Different types of grateing explained
Depending on where you are from, different countries have different terms for "storm drain".
Accordingly to Wikipedia, a storm drain is basically a tunnel that drain cover carry runoffs (rain) from urban areas. For a layman, it helps to think along the line of sewage system that works beneath our cities.
In america, this is actually popularly known as "storm drain" or "storm sewer".
In great britan, this is actually popularly known as "surface water drain" or "surface water sewer".
In Australia and New Zealand, it is also known as "stormwater drain".
And there it is, the very next time you hear someone mentioning "storm drain", "storm sewer", "surface water drain","surface water sewer" and "stormwater drain", you now know they refer to the same thing.
Functions of storm drain include draining excess water (rain or storm water) and ground water from pavement, streets and carparks into rivers and streams to avoid flooding.
Although storm drains do a amazing job of draining excess water from the urban areas, the inlets are essentially openings where left uncovered can pose a hazard to pedestrians. Left uncovered, rubbish will get into the storm drains and cause choking which may eventually lead to flooding.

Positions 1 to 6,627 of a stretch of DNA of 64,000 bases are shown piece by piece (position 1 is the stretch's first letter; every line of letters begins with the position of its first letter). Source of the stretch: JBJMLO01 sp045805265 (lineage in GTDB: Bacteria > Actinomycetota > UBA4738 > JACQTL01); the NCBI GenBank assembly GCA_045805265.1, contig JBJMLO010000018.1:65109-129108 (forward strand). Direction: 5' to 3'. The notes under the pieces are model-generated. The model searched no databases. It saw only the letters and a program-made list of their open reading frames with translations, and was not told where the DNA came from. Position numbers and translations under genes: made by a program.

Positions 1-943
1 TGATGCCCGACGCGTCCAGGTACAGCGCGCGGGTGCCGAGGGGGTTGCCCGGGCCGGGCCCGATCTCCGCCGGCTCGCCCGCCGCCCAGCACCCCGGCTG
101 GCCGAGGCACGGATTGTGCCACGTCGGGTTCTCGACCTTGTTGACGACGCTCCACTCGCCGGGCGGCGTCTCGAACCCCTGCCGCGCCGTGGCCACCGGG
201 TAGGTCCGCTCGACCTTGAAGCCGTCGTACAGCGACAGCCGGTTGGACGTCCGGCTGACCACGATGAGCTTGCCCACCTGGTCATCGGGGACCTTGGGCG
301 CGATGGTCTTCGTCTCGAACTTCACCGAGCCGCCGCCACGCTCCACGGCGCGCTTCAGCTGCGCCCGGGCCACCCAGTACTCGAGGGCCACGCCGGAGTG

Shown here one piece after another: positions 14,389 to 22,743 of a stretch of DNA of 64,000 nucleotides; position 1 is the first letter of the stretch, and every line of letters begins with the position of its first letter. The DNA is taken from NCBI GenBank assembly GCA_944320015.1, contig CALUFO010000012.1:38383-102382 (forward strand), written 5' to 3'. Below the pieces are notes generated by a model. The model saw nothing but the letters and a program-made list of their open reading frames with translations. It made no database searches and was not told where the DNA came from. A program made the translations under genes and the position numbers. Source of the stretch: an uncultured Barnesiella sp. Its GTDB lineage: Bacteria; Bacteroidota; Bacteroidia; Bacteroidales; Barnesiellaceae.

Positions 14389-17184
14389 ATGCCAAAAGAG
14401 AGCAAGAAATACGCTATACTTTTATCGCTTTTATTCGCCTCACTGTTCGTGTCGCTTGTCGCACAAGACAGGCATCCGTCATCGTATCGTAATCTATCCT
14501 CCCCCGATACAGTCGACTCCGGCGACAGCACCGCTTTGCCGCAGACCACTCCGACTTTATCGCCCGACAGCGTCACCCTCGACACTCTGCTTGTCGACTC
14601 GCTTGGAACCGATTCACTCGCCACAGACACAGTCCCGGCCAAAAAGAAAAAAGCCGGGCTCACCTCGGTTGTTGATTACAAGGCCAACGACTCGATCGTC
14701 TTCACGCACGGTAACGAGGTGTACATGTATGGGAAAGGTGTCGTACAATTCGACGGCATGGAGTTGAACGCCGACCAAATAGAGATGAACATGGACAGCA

In order to guarantee storm drains serve their purposes while minimizing the risks posed to pedestrians and to prevent choking of the drains, drain covers (gratings) are employed to cover the inlets (openings) of the storm drains to accomplish the two purposes.
Over at Jonite, we specialize in steel reinforced drain covers (gratings) for your storm drainage cover drains while preserving the aesthetic components of the architecture around the drain covers.
What is a channel drain?
A channel drain is largely the exact same thing as a trench drain. In actual fact, you'll find names such as line drain, slot drain, linear drain or strip drain which all refer to exactly the same object.
A channel drain (trench drain) is a kind of floor drain which has a channel shaped body characterized by its long length and narrow width.
Channel drains (trench drains) are often mistaken for french drains. It is advisable to keep in mind that french drains aren't the same as channel or trench drains.
With just about any drains, channel drains (trench drains) too need a cover to serve as a safety precaution and to prevent large objects from entering the drains which cause choking.
At Jonite, we focus on steel reinforced channel (trench) grates (channel / trench covers) that provides you with the best of steel in its' strength and durability and the elegance of stone that is definitely unmatched floor drain grating by another material you'll find to channel drains develop channel (trench) grates.
Explore our range of channel grates (trench grates) here.
Link to: http://www.jonite.us/products/channel-grates